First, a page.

When John saw Babylon the Great symbolized as a woman, he noticed that “on her forehead a name was written, a mystery, ‘BABYLON THE GREAT, THE MOTHER OF HARLOTS AND OF THE ABOMINATIONS OF THE EARTH'” (Revelation 17:5). For some people, identifying Babylon the Great isn’t much of a mystery: it’s Babylon. While this is certainly the most literal interpretation, it doesn’t make a lot of sense. Obviously, if Babylon the Great was really just ancient Babylon, her name wouldn’t be much of a mystery.
Additionally, the Lord spoke through Isaiah that Babylon would never be inhabited again after the Medes destroyed it. He said “I am going to stir up the Medes against them…And Babylon, the beauty of kingdoms, the glory of the Chaldeans’ pride, will be as when God overthrew Sodom and Gomorrah.” For good measure, He added “It will never be inhabited or lived in from generation to generation” (Isaiah 13:17-20).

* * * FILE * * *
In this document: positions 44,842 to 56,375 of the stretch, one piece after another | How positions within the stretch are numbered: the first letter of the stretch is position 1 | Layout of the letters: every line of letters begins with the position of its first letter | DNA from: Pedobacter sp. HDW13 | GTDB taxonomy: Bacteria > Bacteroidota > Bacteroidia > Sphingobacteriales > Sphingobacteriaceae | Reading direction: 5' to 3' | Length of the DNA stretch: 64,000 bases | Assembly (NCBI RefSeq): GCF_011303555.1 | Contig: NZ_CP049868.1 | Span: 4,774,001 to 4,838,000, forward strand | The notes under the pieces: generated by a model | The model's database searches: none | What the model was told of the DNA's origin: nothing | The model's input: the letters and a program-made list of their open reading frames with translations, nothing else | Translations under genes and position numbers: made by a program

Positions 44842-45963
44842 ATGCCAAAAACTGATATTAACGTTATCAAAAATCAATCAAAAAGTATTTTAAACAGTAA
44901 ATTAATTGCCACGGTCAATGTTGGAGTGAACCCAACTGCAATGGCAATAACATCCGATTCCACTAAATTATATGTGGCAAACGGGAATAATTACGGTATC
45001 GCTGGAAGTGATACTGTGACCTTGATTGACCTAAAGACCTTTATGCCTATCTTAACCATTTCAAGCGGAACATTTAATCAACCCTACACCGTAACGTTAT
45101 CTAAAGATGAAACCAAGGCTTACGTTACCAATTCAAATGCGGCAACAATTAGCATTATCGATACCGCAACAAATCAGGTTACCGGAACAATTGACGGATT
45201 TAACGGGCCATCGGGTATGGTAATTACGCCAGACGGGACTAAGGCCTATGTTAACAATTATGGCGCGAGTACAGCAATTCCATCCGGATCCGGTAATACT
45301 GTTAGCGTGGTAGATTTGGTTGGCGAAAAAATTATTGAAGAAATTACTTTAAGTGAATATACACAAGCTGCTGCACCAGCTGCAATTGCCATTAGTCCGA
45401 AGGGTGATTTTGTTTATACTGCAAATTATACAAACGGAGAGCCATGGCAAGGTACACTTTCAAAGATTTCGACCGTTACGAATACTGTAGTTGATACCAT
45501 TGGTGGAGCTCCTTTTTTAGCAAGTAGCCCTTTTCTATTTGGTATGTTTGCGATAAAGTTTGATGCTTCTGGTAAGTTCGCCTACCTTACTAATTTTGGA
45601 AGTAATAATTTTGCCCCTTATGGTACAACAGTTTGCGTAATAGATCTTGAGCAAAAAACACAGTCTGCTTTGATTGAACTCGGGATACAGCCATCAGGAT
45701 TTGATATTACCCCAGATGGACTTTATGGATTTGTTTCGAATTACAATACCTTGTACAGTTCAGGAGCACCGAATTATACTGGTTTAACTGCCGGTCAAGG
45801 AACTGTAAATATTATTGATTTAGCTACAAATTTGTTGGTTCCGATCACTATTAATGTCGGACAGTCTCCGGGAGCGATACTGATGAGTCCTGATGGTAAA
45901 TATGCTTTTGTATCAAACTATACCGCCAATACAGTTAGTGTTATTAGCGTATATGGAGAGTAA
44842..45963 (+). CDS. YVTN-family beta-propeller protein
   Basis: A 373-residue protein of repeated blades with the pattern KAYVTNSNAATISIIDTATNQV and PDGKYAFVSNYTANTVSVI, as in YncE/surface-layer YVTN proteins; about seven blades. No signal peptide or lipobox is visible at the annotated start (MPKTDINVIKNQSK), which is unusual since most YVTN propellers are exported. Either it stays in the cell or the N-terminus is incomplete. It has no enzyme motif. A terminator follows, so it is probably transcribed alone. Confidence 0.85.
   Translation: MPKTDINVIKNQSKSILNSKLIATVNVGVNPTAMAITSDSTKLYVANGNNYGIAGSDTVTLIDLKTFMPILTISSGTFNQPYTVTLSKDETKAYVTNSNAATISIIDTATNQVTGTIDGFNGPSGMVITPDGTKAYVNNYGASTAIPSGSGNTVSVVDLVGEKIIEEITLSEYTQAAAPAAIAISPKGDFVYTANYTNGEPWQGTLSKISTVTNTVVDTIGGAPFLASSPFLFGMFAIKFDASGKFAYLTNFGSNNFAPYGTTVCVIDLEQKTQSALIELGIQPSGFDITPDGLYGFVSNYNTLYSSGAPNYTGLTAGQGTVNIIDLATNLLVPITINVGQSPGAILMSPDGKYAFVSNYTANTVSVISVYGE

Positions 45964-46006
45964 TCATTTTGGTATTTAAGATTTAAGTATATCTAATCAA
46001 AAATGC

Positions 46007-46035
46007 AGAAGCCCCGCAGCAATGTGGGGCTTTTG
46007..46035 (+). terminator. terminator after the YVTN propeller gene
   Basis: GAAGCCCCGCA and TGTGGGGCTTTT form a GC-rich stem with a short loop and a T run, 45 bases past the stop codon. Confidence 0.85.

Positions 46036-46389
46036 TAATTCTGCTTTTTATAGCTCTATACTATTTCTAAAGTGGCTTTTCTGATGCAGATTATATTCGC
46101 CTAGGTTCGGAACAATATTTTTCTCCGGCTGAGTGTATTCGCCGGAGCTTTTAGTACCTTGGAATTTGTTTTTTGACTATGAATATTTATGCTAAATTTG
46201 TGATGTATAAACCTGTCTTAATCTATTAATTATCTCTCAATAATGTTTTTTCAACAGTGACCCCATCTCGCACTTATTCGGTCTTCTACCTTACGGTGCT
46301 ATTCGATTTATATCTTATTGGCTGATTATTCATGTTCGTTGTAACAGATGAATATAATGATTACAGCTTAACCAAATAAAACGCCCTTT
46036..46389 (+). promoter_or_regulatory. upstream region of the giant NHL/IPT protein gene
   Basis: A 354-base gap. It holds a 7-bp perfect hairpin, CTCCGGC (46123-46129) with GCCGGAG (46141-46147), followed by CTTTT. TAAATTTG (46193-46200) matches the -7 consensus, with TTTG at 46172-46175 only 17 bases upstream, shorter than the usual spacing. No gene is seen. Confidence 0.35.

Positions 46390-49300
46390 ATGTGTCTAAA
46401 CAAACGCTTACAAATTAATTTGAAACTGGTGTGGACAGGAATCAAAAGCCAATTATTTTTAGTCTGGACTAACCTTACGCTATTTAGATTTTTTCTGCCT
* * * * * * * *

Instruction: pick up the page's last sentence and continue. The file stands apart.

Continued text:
So far, so good. Despite the late Sadaam Hussein’s efforts to turn it into a tourist attraction, Babylon is still uninhabited to this day. According to the Lord, it isn’t going to be. On top of that, modern Iraq doesn’t exactly have a big Jewish population. Also, no offense to Iraq, but it’s hard to see how any city in that country would ever become the world’s financial superpower. Clearly, Babylon the Great isn’t going to be Babylon.